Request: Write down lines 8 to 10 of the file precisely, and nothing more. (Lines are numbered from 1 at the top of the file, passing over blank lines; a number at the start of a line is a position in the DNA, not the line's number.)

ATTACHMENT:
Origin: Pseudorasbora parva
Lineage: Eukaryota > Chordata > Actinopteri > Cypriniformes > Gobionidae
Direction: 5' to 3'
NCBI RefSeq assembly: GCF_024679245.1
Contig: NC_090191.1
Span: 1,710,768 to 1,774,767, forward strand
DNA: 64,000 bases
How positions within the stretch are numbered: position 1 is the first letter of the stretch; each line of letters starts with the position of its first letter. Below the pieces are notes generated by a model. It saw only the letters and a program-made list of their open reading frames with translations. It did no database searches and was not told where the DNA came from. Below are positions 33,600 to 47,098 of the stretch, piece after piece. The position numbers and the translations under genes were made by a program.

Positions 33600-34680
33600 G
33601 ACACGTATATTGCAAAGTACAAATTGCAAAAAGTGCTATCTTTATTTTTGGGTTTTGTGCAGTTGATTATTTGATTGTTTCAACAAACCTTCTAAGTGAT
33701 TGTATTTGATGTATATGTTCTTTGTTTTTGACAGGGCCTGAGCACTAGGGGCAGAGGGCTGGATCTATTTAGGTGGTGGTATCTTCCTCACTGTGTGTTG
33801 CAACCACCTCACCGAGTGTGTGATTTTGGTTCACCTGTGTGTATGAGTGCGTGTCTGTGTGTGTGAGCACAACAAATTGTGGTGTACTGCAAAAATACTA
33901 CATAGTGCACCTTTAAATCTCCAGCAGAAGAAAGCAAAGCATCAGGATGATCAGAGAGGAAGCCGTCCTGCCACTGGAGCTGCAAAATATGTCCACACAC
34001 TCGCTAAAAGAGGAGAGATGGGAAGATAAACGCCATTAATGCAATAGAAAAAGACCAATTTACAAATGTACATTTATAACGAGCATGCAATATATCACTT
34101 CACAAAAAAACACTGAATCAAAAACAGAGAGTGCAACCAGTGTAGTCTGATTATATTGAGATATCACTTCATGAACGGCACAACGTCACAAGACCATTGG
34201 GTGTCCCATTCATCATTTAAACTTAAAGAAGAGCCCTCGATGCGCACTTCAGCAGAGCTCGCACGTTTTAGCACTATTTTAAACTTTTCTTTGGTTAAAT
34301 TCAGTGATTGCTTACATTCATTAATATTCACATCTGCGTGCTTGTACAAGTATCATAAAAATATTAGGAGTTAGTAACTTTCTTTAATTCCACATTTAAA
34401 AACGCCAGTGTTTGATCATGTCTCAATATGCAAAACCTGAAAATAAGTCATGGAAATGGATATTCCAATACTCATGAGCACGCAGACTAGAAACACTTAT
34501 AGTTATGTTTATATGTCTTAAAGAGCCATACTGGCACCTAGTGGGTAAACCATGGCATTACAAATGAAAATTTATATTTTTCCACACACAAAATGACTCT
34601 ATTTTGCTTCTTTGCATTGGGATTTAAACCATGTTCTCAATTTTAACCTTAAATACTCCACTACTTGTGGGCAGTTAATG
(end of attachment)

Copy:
How positions within the stretch are numbered: position 1 is the first letter of the stretch; each line of letters starts with the position of its first letter. Below the pieces are notes generated by a model. It saw only the letters and a program-made list of their open reading frames with translations. It did no database searches and was not told where the DNA came from. Below are positions 33,600 to 47,098 of the stretch, piece after piece. The position numbers and the translations under genes were made by a program.

Positions 33600-34680
33600 G